To everyone who wants “something more” I would answer: there is nothing more. There can’t be anything more. There is just “Deus meus et omnia”.

    Thank you, Pope Benedict!

  4. Traductora says:

    Thank you for an excellent analysis. I have been really shocked in reading comments on various “conservative” or “traditionalist” blogs by the abuse and insults hurled at BXVI for writing this. They’re almost as bad as the enraged ravings on the liberal sites, which reminded me once again of the fact that BXVI never pleased any faction entirely – a good thing, in my opinion.

    But this time the conservatives or traditionalists seem to be enraged because he didn’t come out and call for the immediate overturning of VII and the flogging and expulsion of Bergoglio. For Pete’s sake, that wasn’t his purpose, and he couldn’t do it anyway…and how did they think Francis was going to allow him to publish it unless BXVI said polite things about him? And at that it was only published in a Bavarian diocesan bulletin for clergy.

    But it’s really a stunning piece, and actually everything he says in it specifically opposes the theological, disciplinary and even liturgical currents that VII didn’t create out of whole cloth, but consolidated, empowered and officially enshrined in the Church. And as for Francis, the same goes for him. Benedict specifically, without naming him, rejects his culmination-of-VII theories and practices in just about every aspect.

    But most of all, it is the best summary I have seen of “what happened,” and in order to understand how to get out of our predicament, we have to understand how, after 2000 years, we got here and got here so fast. It’s not a set of facile answers or handy suggestions for the future, but really calls us back to the basics, which we have to rediscover in order to have any idea of what to “do.”

    He’s absolutely right about the effect of the 60s, about the replacement of objective morality by a sort of psychological relativism which puts everything in terms of the individual’s unfettered right to have his peculiarities become standards of behavior, and about the out of control sexual insanity (heavily fueled, I think, by the Freudianism that had become simply part and parcel of people’s idea of what “modern man” was all about). The Church simply gave in and accepted all of this and even violently erased all the signs of transcendence and non-physical reality represented in the liturgy.

    I also felt that he was greatly grieved and feels responsible, feels that he tried but perhaps not hard enough or not in time, and is making one last effort. It was, to me, a very tragic and profound document – and I have no idea why so many people I might have thought favorable to it are enraged by it.

  5. FrankWalshingham says:

    Interesting that Pope Benedict referred the corruption that has gone on in the Archdiocese of Detroit seminaries, with his reference to the faculty (Ken Untener) showing pornography to the seminarians as part of their course work.

    [That wasn’t the only seminary. I know.

  6. Spinmamma says:

    I am not erudite enough to offer any meaningful criticism of our beloved Benedict’s letter. All I know is that to me it is a mighty breath of wisdom and love. The fact that he has spoken so plainly in support of Holy Mother Church, as she has been known, and the Deposit of Faith has given me great comfort and hope in these bleak times. Job, indeed.

  7. P. N says:

    Cardinal Sarah: “Nous devons remercier le Pape émérite Benoît XVI d’avoir eu le grand courage de prendre la parole. Sa dernière analyse de la crise de l’Église me semble d’une importance capitale. L’effacement de Dieu en Occident est terrible. La force du mal nait du refus de l’amour de Dieu.”

  8. Benedict Joseph says:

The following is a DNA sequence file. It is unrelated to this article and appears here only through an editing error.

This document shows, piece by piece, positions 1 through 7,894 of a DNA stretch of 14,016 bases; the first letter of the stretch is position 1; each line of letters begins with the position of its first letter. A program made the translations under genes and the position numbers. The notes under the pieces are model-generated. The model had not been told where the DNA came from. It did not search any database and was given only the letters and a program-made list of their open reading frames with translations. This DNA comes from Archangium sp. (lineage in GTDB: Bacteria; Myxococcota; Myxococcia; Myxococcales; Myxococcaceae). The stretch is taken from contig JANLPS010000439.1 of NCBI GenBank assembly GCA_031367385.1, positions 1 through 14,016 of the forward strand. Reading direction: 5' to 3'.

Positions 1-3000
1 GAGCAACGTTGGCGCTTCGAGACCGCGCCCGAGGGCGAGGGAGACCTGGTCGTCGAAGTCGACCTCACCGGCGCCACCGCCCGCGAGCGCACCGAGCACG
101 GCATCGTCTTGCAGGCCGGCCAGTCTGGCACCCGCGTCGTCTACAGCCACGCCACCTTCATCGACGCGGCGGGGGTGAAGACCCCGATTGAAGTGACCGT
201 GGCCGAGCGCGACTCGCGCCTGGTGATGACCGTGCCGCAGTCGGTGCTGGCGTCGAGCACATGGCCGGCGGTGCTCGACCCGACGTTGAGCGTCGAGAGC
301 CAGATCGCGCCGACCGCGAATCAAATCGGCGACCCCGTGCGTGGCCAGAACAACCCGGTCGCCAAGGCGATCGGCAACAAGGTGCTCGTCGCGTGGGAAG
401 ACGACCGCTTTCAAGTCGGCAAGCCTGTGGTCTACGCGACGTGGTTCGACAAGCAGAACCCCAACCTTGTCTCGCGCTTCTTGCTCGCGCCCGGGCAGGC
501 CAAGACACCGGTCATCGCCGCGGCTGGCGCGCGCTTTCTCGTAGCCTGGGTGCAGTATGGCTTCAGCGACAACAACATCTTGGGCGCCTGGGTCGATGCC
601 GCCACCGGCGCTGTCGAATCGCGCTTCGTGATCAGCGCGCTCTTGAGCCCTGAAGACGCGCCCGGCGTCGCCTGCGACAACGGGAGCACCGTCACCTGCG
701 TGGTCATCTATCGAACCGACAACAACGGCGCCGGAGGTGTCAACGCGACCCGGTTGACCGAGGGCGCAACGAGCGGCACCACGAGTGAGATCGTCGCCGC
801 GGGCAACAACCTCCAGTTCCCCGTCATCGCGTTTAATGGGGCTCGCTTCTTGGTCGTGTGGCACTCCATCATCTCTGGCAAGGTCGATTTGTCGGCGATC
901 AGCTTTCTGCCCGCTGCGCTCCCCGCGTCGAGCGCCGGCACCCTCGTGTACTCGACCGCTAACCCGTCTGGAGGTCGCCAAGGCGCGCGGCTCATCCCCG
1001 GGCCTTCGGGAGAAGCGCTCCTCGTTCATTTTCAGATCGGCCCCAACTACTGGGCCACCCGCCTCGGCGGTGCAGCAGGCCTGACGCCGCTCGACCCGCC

As has been noted elsewhere, Pope Benedict has deposited an explosive of ambiguity in this essay. Note well: “In moral theology, however, another question had meanwhile become pressing: The hypothesis that the Magisterium of the Church should have final competence (“infallibility”) only in matters concerning the faith itself gained widespread acceptance; (in this view) questions concerning morality should not fall within the scope of infallible decisions of the Magisterium of the Church. There is probably something right about this hypothesis that warrants further discussion. But there is a minimum set of morals which is indissolubly linked to the foundational principle of faith and which must be defended if faith is not to be reduced to a theory but rather to be recognized in its claim to concrete life.”
    Can one not see Kasper, Marx and company not licking their chops on this piece of theorizing? The bottom line is that this is merely more fuel for the fire. Another exposition of theology being an occupation of the seat of the pants. It has become a stage, and enterprise. It is almost as if the best can’t help but falling into the trap. It has given the long leash to a pack of wolves. For all his genius, academic and ecclesial acumen, Benedict remains to some degree a part of the theological problem. When and by whom will the theological academy be called to order under obedience to Jesus Christ? Academic freedom I find neither in the Decalogue or the Gospel. I do find innumerable allusions to responsibility.

  9. adriennep says:

    Traductora said it all for me. Let Benedict be Benedict. This is the theologian whose tender words, brilliantly stated, at the funeral of John Paul II raised me up into the Church. That he chose to say anything from his current place of exile is moment enough. It is enough, until one day we meet again at Our Father’s House.

  10. Semper Gumby says:

    Traductora: Good point. Benedict XVI wasn’t perfect, but some of those commenters could take it down a notch.

    “habitats of Faith.” Yes, while at the same time avoiding the pitfalls of quietism, theocracy, and monarchy.

  11. anna 6 says:

    AdrienneP, that homily for JP2 was a very important moment for me as well, even as a cradle Catholic.
    This ancient man of the Church was compelled to speak, presumably because he felt the core of his message needed to be heard and wasn’t being expressed elsewhere. I am immensely grateful for it.

    Those who hoped he would have criticized his successor are unrealistic. One of B16’s great gifts was his ability to communicate lofty ideas while also being pragmatic.